Thursday, September 15, 2005

Hundreds of people try out new Internet-controlled pellet gun

Angelus Oaks (CA) - Firing a gun by pushing a button on a website is no science-fiction anymore. Cobbling together gears, webcam parts and a pellet gun that shoots plastic BB's, enthusiast Travis Puderbaugh's gun can be moved, targeted and fired through the Internet. In the first public test, people thousands of miles away were able to login and shoot the gun.
In making the gun, Puderbaugh took out the imaging sensor from a Logitech Quickcam and mounted it to the front of an Airsoft pistol. Airsoft guns are realistic looking guns that shoot small and light plastic pellets. The gun was then mounted on a gear assembly and servos powered by four AA batteries. The gun can pan left/right and can tilt up and down. The whole system connects to a host computer via a serial port. Using Visual Basic, Puderbaugh coded a custom application that runs on the host machine. The app allows remote users to log in and control the gun. Operators access a webpage and see real-time video of the target. The gun can then be moved in four directions and can be fired in single shot or full-auto mode with a simple click of the mouse button. To prevent accidental shootings, a safety switch was installed. The simple up/down switch will prevent the gun from firing, even when operators are furiously clicking fire on the webpage.
On September 3rd 2005, in a secluded mountain retreat in Angelus Oaks, California, we witnessed the gun's first public test. Before firing, Puderbaugh checked the movement range of the gun by whirling it right, left, up and down. Satisfied, he flicked the safety switch off, and fired a volley of rounds with a few clicks of his laptop touchpad. The intended target was a surplus laptop and the LCD screen shattered as dozens of rounds made a direct hit
Then Puderbaugh announced on MIRC channels the web address of the gun and challenged people to fire it. Over the course of the day hundreds, perhaps thousands of people tried to remotely control and shoot the gun. According to Puderbaugh, over 43,000 requests were made for the webcam image and about 4,500 commands were sent to the gun. Empty Coke cans, plastic cups and other objects were put up as targets
Puderbaugh, known as Kallahar in the hacker community, is no stranger to remotely-controlled and autonomous gadgets. He has participated in robotic contests at the annual Defcon conventions in Las Vegas and is a member of the Irvine-based autonomous vehicle team, Team Cyberrider, which will compete in this year's DARPA Grand Challenge. In fact all of this is in preparation for next year's Defcon robot contest, where contestants must make a robot that will autonomously shoot targets. The targets will be lit up with LEDs and robots will use IR filters to distinguish good targets from bad ones. The complete instructions on how to build the gun are online and Puderbaugh thinks it was quite easy. "If I can build one for $200, then anyone can. This was not a hard project," says Puderbaugh. While some people may be concerned about the availability of the information, more powerful remote controlled weapons are being used around the world already. For example, remotely-controlled machine guns are emplaced along the new Gaza Fence in Israel and weapons have been mounted on robot sentries in Iraq. Puderbaugh says, "this is what can be done on a very limited budget, the information is already out there. We're not letting any secrets out."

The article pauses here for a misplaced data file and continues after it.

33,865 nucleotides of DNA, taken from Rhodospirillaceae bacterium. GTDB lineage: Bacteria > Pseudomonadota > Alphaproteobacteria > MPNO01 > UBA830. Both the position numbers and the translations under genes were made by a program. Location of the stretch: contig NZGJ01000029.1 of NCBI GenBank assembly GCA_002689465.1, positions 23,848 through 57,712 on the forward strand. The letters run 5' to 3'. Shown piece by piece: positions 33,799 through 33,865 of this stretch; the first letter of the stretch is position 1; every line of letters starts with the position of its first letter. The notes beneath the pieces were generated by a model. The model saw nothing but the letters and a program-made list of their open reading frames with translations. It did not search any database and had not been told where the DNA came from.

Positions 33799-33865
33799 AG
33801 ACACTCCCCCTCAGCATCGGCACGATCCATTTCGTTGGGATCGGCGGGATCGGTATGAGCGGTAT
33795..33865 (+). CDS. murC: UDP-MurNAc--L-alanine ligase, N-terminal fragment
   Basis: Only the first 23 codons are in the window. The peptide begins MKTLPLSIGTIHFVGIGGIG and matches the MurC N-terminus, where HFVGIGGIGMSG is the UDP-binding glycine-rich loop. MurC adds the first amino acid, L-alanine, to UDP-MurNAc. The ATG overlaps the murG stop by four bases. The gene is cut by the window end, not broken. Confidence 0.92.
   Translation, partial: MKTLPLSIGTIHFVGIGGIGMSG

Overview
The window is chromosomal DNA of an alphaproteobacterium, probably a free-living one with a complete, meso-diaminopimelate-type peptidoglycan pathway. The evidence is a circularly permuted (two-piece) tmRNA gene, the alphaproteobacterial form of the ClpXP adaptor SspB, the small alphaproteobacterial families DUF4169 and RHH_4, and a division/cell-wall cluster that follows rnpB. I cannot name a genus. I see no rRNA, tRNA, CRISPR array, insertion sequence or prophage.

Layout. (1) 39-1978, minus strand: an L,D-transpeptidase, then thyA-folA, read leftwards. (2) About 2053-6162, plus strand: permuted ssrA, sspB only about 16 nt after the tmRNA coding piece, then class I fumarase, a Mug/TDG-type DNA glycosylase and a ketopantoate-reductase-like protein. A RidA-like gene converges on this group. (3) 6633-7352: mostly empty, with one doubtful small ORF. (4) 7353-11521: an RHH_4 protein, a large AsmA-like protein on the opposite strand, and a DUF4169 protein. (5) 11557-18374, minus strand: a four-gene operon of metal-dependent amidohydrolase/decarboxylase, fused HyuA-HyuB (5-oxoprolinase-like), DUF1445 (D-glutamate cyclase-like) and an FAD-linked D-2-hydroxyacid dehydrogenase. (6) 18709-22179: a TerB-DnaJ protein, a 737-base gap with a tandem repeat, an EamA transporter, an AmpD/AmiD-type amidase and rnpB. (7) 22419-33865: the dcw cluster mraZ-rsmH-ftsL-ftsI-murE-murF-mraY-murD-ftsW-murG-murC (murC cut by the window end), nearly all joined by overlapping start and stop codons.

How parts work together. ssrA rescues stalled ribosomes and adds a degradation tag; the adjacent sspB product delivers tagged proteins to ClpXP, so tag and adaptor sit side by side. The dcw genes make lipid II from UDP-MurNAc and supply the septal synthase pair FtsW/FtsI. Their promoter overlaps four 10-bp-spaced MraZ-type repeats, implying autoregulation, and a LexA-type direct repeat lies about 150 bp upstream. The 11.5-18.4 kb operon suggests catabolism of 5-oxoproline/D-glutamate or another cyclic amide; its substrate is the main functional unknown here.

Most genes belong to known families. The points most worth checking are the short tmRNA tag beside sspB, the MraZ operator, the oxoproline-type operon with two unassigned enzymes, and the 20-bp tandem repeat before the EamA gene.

But is all of this legal? A few weeks ago, we ran a story about the California state legislature approving a bill that banned "Internet Hunting" - the remote-controlled shooting and killing of animals. While Governor Schwarzenegger hasn't signed the bill yet, Puderbaugh erred on the side of caution and contacted state and local law enforcement officials to find out the legality of his gun. Most officials didn't know, but according to Puderbaugh, the California Department of Justice said, "we don't have any laws [preventing it], contact your local police department." Puderbaugh realizes the legal consequences of making such a gun, saying, "the responsibility for the gun still lies with the owner, regardless of who is pulling the trigger or where they are located." We called the office of Senator Debra Bowen (D-Redondo Beach), who sponsored the California Internet Hunting bill, in order to get her view on the remote-controlled gun. A spokesman said that gun wouldn't fall under the bill and was probably legal. He also said that the bill didn't address target shooting against inanimate objects, only shooting against live animals. Although some people may consider a remote-controlled gun to be a menace to society, Puderbaugh considers it to be just a "toy" and his original intention was never to kill or hurt anything. The gun was built as a technical demonstration for shooting cans and other targets. "I don't shoot or hurt any animals," he said.

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